The fact is even well-produced artists don’t get discovered, don’t take the steps to get discovered, or simply never get lucky. But even those people often don’t “make it” with great-sounding music, so if you don’t put every ounce of effort to make your music sound professional and of the best audio fidelity, you don’t stand a chance.

You might say, “Well Jonathan, Nirvana’s music didn’t have great sound quality when they first started out.” And I can say, maybe it wasn’t the most polished production if you compare it to cookie-cutter pop music, but they made a choice to have a certain aesthetic and sound and it paid off. But if you listen to Bleach or other early Nirvana, it’s primal and it’s corrosive in a good way. It’s not unpolished in a lack-of-effort sort of way; it’s unpolished in a good way. There’s a difference.

Jonathan Jaeger
tag:jonathanjaeger.com,2013:Post/586556 2013-07-01T00:34:55Z 2013-10-08T17:26:53Z Why Video is Great for Instagram Users and Not Just Advertisers

Many people thought Instagram’s new 15-second video feature was just a way to ride on the coattails of Vine’s success in videosharing. Vine was acquired by Twitter prelaunch for $30 million and is now an integral video component to Twitter, although it also operates as a standalone social network for users to generate short, often pithy gif-like seven second videos. Instagram, as many know, was acquired by Facebook for $1 billion in cash and stock as its photosharing community surged in popularity on iPhones before also taking over in the Android market. 

Instagram CEO Kevin Systrom had already expressed serious interest in video on Instagram long before Vine came around. Seeing how long it took Instagram to allow people to share photos on Instagram just shows how slow and methodical the scrappy team is while adjusting to such rapid growth on the user side. Vine simply got there first, but it seems Instagram quickly overtook Vine in number of shares on Twitter.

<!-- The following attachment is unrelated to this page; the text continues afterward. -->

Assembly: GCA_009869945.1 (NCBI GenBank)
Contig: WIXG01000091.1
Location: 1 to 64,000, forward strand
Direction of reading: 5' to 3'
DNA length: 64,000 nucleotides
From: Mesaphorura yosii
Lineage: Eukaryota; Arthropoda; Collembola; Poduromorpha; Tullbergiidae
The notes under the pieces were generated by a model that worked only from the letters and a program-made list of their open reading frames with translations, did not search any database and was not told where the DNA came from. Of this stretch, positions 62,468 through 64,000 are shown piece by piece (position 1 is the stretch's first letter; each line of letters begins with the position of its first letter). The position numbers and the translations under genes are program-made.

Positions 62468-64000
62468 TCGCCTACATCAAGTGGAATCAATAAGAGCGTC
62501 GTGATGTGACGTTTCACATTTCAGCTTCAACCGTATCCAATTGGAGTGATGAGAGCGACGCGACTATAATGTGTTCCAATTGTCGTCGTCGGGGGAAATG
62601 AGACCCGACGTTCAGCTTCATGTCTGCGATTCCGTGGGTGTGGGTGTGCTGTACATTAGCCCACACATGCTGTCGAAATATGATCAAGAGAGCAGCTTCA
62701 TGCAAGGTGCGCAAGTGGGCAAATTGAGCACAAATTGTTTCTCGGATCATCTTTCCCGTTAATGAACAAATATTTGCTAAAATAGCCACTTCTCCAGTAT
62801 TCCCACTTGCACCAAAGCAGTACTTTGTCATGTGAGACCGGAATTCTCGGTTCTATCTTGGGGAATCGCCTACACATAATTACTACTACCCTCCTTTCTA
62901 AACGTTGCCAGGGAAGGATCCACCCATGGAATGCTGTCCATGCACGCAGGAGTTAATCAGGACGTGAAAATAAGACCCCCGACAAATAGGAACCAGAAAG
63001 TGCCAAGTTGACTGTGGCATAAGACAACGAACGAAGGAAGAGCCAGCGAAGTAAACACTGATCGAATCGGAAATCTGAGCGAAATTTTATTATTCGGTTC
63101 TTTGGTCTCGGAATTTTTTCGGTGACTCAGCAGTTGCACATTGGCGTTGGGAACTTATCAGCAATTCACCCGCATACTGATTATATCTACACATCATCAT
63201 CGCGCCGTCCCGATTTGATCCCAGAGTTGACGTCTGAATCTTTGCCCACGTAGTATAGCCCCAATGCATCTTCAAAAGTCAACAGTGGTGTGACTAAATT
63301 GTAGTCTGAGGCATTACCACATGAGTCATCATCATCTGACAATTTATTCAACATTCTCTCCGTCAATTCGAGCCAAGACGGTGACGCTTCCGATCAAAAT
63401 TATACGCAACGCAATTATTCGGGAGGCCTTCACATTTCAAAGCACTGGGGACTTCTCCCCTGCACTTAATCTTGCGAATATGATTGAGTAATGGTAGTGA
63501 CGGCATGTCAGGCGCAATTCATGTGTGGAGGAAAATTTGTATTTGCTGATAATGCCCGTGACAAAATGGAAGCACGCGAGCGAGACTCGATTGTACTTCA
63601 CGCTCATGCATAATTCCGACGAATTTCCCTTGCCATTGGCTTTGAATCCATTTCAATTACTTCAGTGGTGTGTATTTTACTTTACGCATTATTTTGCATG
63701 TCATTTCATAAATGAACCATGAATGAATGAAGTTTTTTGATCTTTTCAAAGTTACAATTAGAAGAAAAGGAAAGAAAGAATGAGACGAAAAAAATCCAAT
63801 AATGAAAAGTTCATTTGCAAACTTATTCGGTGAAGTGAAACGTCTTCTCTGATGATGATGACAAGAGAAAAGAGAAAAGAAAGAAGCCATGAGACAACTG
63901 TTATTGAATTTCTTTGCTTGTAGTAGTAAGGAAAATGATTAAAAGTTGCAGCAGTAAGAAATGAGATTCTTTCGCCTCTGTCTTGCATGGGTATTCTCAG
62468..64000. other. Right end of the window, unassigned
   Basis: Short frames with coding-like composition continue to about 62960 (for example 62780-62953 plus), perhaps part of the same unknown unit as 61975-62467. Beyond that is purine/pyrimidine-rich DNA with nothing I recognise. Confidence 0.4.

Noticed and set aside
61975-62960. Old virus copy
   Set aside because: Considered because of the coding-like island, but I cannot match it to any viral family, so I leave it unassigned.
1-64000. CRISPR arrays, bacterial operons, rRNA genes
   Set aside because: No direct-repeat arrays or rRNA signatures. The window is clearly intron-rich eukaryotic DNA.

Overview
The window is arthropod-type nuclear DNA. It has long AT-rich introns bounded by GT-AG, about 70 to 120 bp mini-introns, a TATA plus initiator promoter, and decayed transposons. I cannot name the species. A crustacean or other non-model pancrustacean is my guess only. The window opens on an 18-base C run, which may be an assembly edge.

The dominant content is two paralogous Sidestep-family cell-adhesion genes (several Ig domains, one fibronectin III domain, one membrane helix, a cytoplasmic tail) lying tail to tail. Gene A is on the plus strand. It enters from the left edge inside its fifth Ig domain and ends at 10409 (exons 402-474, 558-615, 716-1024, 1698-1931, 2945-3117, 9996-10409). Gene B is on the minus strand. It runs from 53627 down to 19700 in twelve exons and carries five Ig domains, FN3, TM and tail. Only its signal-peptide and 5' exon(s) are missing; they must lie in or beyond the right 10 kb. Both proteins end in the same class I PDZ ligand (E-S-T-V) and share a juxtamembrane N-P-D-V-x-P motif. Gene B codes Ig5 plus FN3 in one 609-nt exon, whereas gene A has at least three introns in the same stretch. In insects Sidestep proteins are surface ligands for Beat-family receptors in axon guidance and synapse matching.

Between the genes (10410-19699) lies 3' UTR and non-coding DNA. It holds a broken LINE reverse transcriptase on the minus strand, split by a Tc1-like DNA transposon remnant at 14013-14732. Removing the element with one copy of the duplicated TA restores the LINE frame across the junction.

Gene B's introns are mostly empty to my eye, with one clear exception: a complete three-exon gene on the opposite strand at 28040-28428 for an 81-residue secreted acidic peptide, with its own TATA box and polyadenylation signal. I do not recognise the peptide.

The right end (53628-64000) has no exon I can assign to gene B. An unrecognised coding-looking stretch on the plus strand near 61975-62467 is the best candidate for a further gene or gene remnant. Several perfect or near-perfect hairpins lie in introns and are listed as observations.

So why is video on a photo-only social network so great for users? We all know advertisers will eventually get their chance to put commercials in video form on Instagram, helping the site to monetize and warrant their large purchase price, but this is the chance for users to intimately share moments in their life that need more than just a pretty photo with a filter. It’s been a long time since I posted something to YouTube—the barriers are just too high for someone who doesn’t maintain a YouTube channel and the quality and length that would be appropriate for me to put effort into YouTube simply isn’t there. 

In comes Instagram and Vine, two apps that now allow me to capture a moment that I don’t want to post to Facebook to all my friends, acquaintances, and family, but to an audience that is appreciative of whatever creativity or interesting media pieces I have to share. Since I’m already enamored by Instagram and have put time in there, Vine doesn’t serve the immediacy and convenience of opening up the Instagram app I’ve already cultivated a tiny following on (even if you don’t have a lot of followers, I’ve discovered hashtags are the best way to scan your area or events you’re at for interesting content).